Nigeria will need to create 5 million new jobs yearly over the next ten years to prevent an increase in the unemployment rate, IMF experts said in a recent report.
According to the document, this figure includes the growing number of young people entering the labor market each year. With more than 201 million people registered in 2019, Nigeria is the 7th most populous country in the world and the 1st in Africa.
Like other countries on the continent, this West African nation concentrates a large majority of young people who do not always operate in the formal labor market. The situation has worsened with the covid-19 pandemic, which made many people lose their job around the world.
IMF experts encourage Nigeria to improve reform efforts to offer real opportunities to the youth. In recent years, the country’s economy has shown signs of recession, shrinking by 1.6% in 2016, then 4.2% in 2020 after recovering by 2.2% in 2019. “Nigeria’s export structure has not fundamentally changed over the decades, with hydrocarbon products still accounting for 90 percent of the country’s exports today as they did in the 1970s” the document says.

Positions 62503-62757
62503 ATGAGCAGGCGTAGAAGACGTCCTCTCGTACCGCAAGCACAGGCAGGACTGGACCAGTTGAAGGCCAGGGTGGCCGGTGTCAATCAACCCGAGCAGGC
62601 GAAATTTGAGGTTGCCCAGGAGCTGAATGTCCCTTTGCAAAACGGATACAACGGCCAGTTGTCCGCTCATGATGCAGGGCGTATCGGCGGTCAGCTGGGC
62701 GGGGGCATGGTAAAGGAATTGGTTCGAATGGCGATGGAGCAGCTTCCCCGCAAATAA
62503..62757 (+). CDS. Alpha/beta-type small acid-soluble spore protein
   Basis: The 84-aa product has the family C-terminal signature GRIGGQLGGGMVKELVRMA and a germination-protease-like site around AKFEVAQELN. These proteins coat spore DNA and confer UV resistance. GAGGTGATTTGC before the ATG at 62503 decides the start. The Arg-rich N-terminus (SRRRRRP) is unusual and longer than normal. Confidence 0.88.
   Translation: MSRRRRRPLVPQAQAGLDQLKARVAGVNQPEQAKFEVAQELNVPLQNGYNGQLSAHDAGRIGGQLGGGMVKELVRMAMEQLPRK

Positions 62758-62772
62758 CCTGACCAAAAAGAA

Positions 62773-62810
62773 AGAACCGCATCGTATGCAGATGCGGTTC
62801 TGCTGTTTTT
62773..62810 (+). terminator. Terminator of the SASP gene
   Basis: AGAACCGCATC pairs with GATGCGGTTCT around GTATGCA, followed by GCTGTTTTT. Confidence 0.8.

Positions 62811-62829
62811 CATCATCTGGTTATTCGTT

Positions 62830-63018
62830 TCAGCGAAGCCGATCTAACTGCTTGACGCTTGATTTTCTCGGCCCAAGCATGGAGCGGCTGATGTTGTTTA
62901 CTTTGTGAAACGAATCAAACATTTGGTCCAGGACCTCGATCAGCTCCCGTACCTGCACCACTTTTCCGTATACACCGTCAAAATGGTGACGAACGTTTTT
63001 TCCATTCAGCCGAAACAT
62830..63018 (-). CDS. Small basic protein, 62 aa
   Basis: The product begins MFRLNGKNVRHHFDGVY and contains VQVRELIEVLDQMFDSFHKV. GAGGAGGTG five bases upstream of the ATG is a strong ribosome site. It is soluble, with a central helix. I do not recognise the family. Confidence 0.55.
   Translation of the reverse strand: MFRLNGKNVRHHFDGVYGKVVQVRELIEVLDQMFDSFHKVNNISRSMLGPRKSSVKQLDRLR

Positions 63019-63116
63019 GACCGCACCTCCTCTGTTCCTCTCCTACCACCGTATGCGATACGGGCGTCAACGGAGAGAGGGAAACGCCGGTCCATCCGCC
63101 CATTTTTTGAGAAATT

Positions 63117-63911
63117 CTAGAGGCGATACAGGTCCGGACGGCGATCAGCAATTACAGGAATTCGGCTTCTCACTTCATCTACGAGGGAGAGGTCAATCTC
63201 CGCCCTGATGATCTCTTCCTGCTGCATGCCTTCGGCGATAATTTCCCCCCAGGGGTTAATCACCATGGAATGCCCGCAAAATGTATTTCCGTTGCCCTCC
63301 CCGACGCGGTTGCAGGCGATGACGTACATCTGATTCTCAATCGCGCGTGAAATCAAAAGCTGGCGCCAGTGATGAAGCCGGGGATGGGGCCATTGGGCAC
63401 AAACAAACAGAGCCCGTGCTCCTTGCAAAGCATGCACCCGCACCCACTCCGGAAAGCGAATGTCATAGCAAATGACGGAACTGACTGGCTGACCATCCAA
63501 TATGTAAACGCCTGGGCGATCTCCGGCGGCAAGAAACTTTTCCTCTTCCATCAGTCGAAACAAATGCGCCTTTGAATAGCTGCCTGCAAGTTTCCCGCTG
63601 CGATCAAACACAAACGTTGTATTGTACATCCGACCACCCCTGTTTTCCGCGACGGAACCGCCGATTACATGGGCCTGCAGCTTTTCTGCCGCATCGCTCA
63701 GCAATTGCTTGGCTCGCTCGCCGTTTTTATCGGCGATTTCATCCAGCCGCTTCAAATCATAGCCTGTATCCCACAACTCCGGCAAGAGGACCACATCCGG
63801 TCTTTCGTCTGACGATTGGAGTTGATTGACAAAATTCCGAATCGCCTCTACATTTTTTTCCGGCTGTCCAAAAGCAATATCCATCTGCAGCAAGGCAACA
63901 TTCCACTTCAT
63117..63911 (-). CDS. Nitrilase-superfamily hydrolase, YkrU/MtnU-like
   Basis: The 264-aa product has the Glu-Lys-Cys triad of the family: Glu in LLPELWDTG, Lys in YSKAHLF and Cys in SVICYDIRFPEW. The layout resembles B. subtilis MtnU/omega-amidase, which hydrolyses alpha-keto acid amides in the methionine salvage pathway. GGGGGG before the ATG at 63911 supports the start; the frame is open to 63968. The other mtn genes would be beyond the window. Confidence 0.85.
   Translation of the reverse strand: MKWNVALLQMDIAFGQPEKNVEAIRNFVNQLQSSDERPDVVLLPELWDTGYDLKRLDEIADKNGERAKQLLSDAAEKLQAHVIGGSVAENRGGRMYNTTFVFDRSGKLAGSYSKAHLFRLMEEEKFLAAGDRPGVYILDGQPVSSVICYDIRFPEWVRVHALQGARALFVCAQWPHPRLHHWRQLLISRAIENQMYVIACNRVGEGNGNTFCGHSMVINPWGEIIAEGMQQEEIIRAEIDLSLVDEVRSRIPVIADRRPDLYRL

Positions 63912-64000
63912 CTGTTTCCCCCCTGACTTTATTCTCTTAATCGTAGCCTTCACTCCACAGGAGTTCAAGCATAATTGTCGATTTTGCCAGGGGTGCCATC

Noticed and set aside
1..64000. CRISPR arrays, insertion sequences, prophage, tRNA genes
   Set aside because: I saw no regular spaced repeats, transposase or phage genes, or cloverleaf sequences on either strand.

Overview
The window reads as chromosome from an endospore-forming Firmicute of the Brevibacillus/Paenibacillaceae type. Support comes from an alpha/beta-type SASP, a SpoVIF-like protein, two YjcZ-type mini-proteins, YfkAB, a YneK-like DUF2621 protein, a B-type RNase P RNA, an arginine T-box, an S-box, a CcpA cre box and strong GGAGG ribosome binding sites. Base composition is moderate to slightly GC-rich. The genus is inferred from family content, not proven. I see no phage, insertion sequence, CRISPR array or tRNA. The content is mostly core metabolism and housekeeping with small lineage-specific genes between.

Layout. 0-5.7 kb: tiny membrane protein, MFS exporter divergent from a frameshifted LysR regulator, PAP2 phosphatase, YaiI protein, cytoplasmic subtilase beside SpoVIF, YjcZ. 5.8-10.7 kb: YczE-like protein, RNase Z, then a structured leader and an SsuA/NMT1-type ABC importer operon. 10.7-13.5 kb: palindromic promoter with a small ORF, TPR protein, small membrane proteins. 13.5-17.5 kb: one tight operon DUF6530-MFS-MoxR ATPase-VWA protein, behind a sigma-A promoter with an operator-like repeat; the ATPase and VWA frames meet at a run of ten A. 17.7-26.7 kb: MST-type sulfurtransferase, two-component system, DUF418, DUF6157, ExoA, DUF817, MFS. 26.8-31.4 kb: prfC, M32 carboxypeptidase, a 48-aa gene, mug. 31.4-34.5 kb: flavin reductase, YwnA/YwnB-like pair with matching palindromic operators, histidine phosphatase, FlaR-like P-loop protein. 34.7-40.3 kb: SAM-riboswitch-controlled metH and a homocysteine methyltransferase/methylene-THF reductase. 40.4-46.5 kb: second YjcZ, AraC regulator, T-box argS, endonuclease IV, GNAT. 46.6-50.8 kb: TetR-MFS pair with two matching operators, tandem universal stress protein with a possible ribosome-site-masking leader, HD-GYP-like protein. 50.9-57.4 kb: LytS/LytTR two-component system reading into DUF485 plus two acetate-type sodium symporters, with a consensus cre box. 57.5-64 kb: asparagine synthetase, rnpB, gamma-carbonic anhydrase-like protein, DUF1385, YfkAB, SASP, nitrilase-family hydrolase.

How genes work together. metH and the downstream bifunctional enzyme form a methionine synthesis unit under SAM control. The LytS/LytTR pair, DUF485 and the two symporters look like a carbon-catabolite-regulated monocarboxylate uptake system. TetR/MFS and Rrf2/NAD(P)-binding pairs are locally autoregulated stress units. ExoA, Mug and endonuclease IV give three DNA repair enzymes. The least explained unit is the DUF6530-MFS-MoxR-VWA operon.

To improve economic prospects and the response to unemployment, the IMF calls on the Nigerian government to implement economic reforms to diversify the economy while improving domestic resource mobilization to enhance investment in key sectors of the economy.
“A large share of revenues is spent on the country’s public debt service payments, leaving insufficient fiscal space for critical social and infrastructure spending and to cushion an economic downturn. In this context, mobilizing revenues through efficiency-enhancing and progressive measures is a top near-term priority” the IMF recalls.
“Revisiting tax exemptions and customs duty waivers, increasing and broadening the base for excise taxes, developing a high-integrity taxpayer register, enhancing digital infrastructure, and improving on-time filing and payment are important measures” it added.
According to the institution, Nigeria has one of the lowest income levels as a percentage of world GDP. Once the post-covid-19 economic recovery is well underway, IMF says, Nigeria must increase the value-added tax rate to at least 10% by 2022 and 15% by 2025 (the average for the countries of the Economic Community of West African States), to create an efficient fiscal space.